The global mining landscape is relying on innovation and technology to drive it forwards. The Austmine 2017 Conference and Exhibition will focus on the most advanced mining projects around the world and showcase the latest cutting-edge technology.
Technology and innovation is at the front of the mind in Australia right now, especially for Roy Hill. We caught up with Barry Fitzgerald, CEO of Roy Hill, to discuss how Roy Hill will roll out innovation and automation to future proof business operations.
Currently, Roy Hill is looking to bring together SME suppliers for innovation brainstorm days. How has this come about and where do you see the advantage in working with SME METS companies when focusing on innovation?
Roy Hill has started bringing together SME suppliers in the IT area initially, where we had a very detailed plan to go forward, so it is really a natural extension of something that we found that worked for us in the IT area. The reality is that Roy Hill sees the SMEs bringing a capacity we don’t have, as well as different approaches, and we feel by working with them we can look at a way of creating a better outcome.
Roy Hill can provide SMEs with opportunities, clear identification of potential problems to solve and a real live test bed. We also have a very open mind to them maintaining IP, and for Roy Hill, this collaboration certainly solves some of our problems and allows us to move forward on issues we’re facing.
What has been the most important milestone for Roy Hill in 2016 and what do you see as your biggest milestone for 2017?
Roy Hill has had two critical milestones this year. The first was taking over the process plant on the 1 February, and the second was achieving lenders practical completion on 1 December.
For 2017, the key milestone will be achieving lenders completion. This means Roy Hill will have achieved 55 million times the design capacity of our plant and has addressed some initial start-up issues and resolved problems. Lenders completion will mean we can define the process and move forward in talking with METS and other providers, as well as getting the reliability and availability that Roy Hill needs to achieve capacity.
Roy Hill is an incredible technology-enabled mine, and you have spoken previously at Austmine 2015 conference last year about how lucky you were as a Greenfield project to do this from the start. What are the next technological step changes you wish to embrace?
The Greenfield Project allowed Roy Hill to take a very holistic view of our systems and processes. Based on this and the technology at Greenfield, we invested in systems and put in a different approach to managing the business.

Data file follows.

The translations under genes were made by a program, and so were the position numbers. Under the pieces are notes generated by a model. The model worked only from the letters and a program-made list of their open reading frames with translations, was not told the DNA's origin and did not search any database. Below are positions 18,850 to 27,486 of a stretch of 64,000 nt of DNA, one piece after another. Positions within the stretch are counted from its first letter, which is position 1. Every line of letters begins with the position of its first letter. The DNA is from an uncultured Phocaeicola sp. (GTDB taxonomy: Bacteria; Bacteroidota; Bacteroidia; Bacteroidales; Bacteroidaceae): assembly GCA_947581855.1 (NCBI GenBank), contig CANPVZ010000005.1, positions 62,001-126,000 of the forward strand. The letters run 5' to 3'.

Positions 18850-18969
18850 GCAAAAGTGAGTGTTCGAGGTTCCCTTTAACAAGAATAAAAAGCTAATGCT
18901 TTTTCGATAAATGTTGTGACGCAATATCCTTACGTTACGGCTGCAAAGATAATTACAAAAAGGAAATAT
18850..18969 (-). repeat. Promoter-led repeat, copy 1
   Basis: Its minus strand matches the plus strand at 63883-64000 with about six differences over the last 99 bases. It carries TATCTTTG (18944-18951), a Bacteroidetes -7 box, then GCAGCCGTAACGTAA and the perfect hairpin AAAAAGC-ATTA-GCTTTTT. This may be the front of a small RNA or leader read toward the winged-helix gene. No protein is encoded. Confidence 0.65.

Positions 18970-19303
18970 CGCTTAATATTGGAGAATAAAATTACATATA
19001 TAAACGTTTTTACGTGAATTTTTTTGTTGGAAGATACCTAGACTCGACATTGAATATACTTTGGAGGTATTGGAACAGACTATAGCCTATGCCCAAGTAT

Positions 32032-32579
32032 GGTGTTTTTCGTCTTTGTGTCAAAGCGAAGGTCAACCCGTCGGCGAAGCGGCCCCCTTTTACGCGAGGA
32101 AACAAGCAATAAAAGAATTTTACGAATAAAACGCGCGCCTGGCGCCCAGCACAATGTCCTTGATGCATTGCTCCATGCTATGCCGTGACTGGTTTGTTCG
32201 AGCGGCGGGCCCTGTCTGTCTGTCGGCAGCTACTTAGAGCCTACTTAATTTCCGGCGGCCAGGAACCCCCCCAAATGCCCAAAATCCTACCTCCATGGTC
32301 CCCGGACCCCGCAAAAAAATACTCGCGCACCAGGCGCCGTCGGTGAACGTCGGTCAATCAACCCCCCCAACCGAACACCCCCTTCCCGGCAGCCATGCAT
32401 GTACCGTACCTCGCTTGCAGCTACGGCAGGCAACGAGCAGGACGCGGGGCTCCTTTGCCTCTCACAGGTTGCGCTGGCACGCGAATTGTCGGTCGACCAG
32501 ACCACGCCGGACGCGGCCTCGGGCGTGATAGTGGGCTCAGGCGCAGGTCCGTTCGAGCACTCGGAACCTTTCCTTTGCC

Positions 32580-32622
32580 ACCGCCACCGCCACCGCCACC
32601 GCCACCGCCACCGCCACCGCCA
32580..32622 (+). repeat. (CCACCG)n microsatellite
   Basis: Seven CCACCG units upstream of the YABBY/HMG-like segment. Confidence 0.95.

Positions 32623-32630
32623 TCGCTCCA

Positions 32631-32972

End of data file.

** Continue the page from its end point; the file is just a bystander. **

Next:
The first level of yield or development is consolidating and developing some of the early methodology we put in. There is opportunity in embedding the lower, cheaper and easier technologies more effectively, as well as growing the base in which they operate technologies such as drones, the use of sensors and other hand-held devices.
The next development is to adopt technology at an intermediate level. We have been working with people about automatic refuelers, changing the engine management systems on equipment, and putting in different driver assist or cruise control technology through our locomotives, so that there is another level of innovation coming though there.
The third level is moving down on the larger pieces of equipment and, really, that would have broader scale application across the business. Roy Hill is moving down the path of autonomous drills and autonomous trucks. Also, the cruise control with the locomotives on our rolling stock fleet will also be a critical one.
The other area is data and we have the capacity to gather a huge amount of data, whether it is our super site for the railroad, the locomotive diagnostics or the plant process. Big data and how we use this to identify and resolve problems is crucial in being able to move forward and has to be the second, non-physical progress that we made this year.
There is much talk in the sector about a pending skills challenge in relation to new skill sets we need for our digital and technology driven mines. With Roy Hill being such a mine, do you have any plans in place to secure the next generation of staff you will need?
Most importantly, we need to seek people with the right behaviours, skills and attitudes and then teach them the skills specific to the mining industry.
Mining experience is not what we see as the most critical characteristic. There are a lot of very competent people in other industries other than mining, and perhaps it’s those different perspectives and different approaches that will also help us generate a much broader way of doing business.
Longer term, we have recently set up facility here called Rocked, which is about trying to highlight to high school students the opportunities and benefits of stem subjects. This is also associated with trying to highlight the opportunities within the mining industry in general and our contribution, so that is a small part of it.
Hear more from Barry Fitzgerald, CEO, Roy Hill during Austmine 2017 between 22 – 24 May 2017 at Perth Convention and Exhibition Centre.